We eventually met up with Dad and Ryan (We often get separated from Kayla in museums - she falls behind us fast movers and then can be pretty reliably found in the gift shop for some reason). Once with the other two we explored the printing press, the latrines (the original ones, not the new one near the entrance), and the chapel.
The chapel was striking, because the clean lines stood out from the design of most of the other rooms in the castle.
After the castle, we all loaded up in the car for the drive through the Alps and into Turin. Did we mention it was beautiful in Montreux?
There was a cold water fountain on the way out of the castle, which we splashed on our faces to protect us from the heat.
As before, Ryan was packed in the back amid a pile of luggage.
The road into the Alps started out decently flat, but then slowly got steeper and steeper. They use a lot more tunnels here in Europe than in America. Someone suggested it might be a cultural memory from wartime - bridges are easier to shoot at than tunnels.
Regardless, the road into the alps dodged into and out of tunnels. Mountains grew around us, and we weaved through the valleys below, through many an assorted mountain village. For lunch we stopped in Martigny, a small town just before the St. Bernard pass.
The same St. Bernard as the dog breed. There were several statues of such dogs, with the cask of rum around their neck.
We ended up in what was ostensibly a sleepier part of town. The only pizzeria for some ways fortunately let us eat, even though they were about to close, it being almost 2:00. I’ve noticed, here in Europe, many restaurants close in the middle of the afternoon. In America a good number are open 24⁄7, or continuously from breakfast to midnight, or some combination. However, here they have stricter labor laws, which apparently mean that wait staff have to be paid actual wages (correspondingly, tipping is not expected). So, it costs a lot more for the restaurant to be open when there are no customers.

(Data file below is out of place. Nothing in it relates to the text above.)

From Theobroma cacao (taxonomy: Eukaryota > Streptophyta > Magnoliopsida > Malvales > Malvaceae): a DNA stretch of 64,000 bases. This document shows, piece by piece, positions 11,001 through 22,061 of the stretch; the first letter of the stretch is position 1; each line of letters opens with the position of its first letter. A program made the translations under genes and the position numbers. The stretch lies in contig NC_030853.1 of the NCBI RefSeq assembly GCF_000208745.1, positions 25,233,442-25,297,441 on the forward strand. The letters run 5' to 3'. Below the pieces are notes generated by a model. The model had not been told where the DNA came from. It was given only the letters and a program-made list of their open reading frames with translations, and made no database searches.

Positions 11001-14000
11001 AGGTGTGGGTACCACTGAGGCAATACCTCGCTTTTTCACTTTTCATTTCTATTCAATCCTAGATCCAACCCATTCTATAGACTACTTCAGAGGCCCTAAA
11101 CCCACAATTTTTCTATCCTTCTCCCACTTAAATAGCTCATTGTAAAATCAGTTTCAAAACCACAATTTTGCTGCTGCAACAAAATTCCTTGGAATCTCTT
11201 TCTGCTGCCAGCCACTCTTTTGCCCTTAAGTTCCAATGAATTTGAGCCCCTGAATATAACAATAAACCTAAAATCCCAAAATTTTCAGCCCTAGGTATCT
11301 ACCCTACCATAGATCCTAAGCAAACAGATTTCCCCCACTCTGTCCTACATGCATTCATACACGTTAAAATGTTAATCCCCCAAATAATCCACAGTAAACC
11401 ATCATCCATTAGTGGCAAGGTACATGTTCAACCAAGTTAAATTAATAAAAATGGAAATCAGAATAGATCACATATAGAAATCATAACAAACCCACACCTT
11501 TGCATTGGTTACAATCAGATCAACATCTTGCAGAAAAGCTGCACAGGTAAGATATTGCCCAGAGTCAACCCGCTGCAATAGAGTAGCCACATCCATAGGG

Thus, restaurants close when it isn’t mealtime. I like this, because then the wait staff gets treated fairly, but when you’re traveling it can be hard to plan your stops.
Anyway, at the restaurant I had my first marinara pizza of the trip, and Jason had the first of his life. He seemed to like it quite a bit (in fact, writing this four days later, he has ordered it every time we’ve gotten pizza).
After lunch we went to grab packaged ice cream from the co-op (the local grocery store chain, roughly equivalent to a H-E-B if you’re from Texas). The first one we stumbled into was actually a combination hardware store and pet supply store (so apparently they’re also equivalent to Petsmart and Lowe’s).
We did eventually find the store and get our ice cream, and then got back on the road after admiring the beautiful valley the town lived in.
According to Wikipedia, “Great St. Bernard Pass is the third highest road pass in Switzerland. It connects Martigny in the canton of Valais in Switzerland with Aosta in the region Aosta Valley in Italy.” (at 8,100 feet)
When they say it’s 8,100 feet, they forgot to mention that that’s 8,100 feet above the bottom of the valley right next to your car, not 8,100 feet above sea level.
It’d be a lot more comforting if they had a guardrail, also.